By Zac Johnston
On September 20, 2016 the National Highway Transit Safety Agency (“NHTSA”) published a Federal Automated Vehicle Policy that serves as a guideline for car manufacturers and other entities that are developing highly automated vehicle (“HAV”) systems. The policy is not simply rule-making, but instead is an initial step for direction on production. The intention is for the NHTSA to work with the public to speed up the initial regulation framework, and as a result, it has both positive and negative aspects.
Possibly the most positive and important step taken by the NHTSA was adopting the SAE International definitions for levels of automation. These consist of six levels (0-5), 0 for when the driver fully controls the vehicle and 5 for when the automated system performs completely in all conditions. This clarity is extremely important to developers of HAV systems because the guidance provides different expectations for various levels of automation. Yet, by adopting these definitions, the guidance places the task of assessing the levels on the developer, with a possibility of review by NHTSA.
The policy also sets forth a 15-point safety assessment, which the NHTSA request that manufacturers voluntarily report how they are currently complying. The safety assessment considers different factors: times when the HAV systems are being used, the relationship between the system and the driver, how the systems work in abnormal situations, and privacy and cybersecurity concerns. The policy continually points to other organizations and industries to create the best practices and industry standards for safety, but often does not provide specifics examples, largely leaving the technical specifics for future development.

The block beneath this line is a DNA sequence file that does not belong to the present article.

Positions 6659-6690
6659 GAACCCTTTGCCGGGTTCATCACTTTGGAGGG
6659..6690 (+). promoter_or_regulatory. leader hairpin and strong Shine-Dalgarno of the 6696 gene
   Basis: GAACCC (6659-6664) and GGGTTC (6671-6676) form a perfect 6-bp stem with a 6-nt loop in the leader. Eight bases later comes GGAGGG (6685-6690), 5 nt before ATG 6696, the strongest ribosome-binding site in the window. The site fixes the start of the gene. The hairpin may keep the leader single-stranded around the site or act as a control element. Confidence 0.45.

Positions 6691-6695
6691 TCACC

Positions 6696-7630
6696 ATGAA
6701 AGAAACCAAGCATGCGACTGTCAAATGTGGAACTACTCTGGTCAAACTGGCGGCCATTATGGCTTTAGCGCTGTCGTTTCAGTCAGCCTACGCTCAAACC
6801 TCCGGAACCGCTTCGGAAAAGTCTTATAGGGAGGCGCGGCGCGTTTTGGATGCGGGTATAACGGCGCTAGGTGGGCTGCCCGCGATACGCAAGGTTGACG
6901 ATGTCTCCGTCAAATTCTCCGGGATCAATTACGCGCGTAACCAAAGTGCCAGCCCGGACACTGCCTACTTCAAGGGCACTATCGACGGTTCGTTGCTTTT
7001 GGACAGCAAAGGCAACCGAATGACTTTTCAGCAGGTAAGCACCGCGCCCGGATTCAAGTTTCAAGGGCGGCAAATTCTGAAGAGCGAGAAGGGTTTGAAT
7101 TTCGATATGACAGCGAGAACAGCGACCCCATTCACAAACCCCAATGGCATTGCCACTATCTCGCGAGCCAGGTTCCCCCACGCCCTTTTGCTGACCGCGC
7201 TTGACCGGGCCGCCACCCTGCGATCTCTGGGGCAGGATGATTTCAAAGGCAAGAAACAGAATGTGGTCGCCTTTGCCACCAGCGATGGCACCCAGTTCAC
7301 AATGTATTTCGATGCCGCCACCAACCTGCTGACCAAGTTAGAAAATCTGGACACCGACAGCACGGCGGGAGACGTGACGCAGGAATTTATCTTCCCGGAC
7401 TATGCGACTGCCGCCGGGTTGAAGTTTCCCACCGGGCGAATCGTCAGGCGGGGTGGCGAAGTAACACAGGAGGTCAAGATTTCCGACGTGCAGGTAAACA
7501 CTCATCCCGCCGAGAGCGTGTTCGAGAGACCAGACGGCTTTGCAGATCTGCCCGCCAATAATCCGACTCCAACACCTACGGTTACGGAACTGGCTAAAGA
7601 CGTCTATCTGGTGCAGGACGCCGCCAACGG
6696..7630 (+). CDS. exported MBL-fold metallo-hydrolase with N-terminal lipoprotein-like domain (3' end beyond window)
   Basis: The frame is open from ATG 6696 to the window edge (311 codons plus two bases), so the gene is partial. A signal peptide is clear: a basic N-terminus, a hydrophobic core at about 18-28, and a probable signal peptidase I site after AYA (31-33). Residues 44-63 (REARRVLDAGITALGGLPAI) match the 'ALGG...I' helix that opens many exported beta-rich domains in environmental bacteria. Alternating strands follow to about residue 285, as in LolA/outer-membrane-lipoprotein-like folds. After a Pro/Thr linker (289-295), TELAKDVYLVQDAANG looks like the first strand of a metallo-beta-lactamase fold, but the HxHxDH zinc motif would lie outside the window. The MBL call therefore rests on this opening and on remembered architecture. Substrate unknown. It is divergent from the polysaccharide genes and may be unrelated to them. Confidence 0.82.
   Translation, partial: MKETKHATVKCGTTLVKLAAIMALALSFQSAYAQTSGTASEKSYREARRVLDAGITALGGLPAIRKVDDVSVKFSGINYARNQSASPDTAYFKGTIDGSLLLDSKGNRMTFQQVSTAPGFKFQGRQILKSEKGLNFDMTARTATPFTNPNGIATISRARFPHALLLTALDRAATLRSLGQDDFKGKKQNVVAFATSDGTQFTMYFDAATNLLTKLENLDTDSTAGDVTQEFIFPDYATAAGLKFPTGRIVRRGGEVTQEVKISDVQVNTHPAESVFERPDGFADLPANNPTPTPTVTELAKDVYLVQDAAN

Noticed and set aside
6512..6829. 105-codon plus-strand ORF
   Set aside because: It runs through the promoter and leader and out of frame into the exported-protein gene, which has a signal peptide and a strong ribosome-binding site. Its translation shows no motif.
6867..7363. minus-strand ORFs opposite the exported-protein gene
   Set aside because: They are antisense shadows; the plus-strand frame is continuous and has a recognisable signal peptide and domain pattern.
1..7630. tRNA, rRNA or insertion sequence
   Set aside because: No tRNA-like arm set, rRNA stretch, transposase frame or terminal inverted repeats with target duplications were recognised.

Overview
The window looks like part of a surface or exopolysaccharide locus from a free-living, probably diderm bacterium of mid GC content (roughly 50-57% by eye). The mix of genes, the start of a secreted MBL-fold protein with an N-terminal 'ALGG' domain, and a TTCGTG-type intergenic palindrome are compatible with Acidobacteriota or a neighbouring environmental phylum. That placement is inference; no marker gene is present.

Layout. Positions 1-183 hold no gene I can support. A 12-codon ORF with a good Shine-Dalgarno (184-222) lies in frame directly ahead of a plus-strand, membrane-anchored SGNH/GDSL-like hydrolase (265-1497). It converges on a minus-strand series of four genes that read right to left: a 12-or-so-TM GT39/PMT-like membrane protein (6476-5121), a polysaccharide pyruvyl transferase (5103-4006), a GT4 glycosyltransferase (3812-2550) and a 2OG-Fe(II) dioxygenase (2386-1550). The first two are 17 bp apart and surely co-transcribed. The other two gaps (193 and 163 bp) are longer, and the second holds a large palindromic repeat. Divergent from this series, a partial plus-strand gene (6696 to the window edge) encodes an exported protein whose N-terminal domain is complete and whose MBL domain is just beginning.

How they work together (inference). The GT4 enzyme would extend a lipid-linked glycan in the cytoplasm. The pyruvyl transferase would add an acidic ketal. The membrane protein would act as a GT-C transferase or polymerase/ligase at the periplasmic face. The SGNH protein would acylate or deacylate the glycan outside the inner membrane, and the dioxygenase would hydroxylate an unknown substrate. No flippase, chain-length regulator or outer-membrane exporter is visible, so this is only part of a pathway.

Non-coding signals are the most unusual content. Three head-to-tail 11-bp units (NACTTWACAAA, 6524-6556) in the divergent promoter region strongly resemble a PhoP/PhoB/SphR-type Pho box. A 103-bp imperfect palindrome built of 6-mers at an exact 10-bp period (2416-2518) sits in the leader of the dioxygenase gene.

The NHTSA can be commended for taking a step toward clarifying a fast-growing area of car production. Businesses are not “flying blind” anymore in their HAV systems decisions. The policy sets forth clear guidance and if businesses want to amend the policy they can provide input. The NHTSA is allowing key stakeholders to be extremely involved during the rule making process. Not only can they see how adherence to the guidelines will affect them now, but they are also given the ability to recommend changes to better serve their needs.
Even though the policy has been partially effective, it also has as less successful components. In most of the 15-point safety assessments, the policy calls for looking at other organizations and industries for guidance. In some instances, this creates uncertainty because it might not make sense for two types of systems to refer to the same outside industry or organization for direction. For example, a self navigation system might look to the aerospace industry standards while a security system would be more likely to look at computer industry standards. The unanswered question is what industry the rule makers will look to when it comes time to implement the regulatory scheme.?
In the future, it will be interesting to see if most HAV system manufactures are using similar industry standards or if there is a large gap in their manufacturing processes. Additionally, the specific manufacturers that will be able to participate the most in this process, and whether the smaller companies will be negatively affected remains to be seen. The policy would have been more effective if it were mandatory with detailed rules, because businesses could see how it would affect them specifically. As for now, businesses will have a higher level of uncertainty before the mandatory regulations come out.
 Nat’l Highway Traffic Safety Administration, Federal Automated Vehicles Policy (Sept. 20,2016).
 Id. at 6 (“This Guidance is intended to be an initial step to further guide the safe testing and deployment of HAV’s”).
 Press Release, DOT, Four-Part Policy Lays the Foundation for the Next Revolution in Roadway Safety (Sept. 20, 2016) (on file with author).
 Nat’l Highway Traffic Safety Administration, Federal Automated Vehicles Policy, 9-10 (Sept. 20,2016).
 Id. at 12
 Id. at 15-36
 Id. at 15-36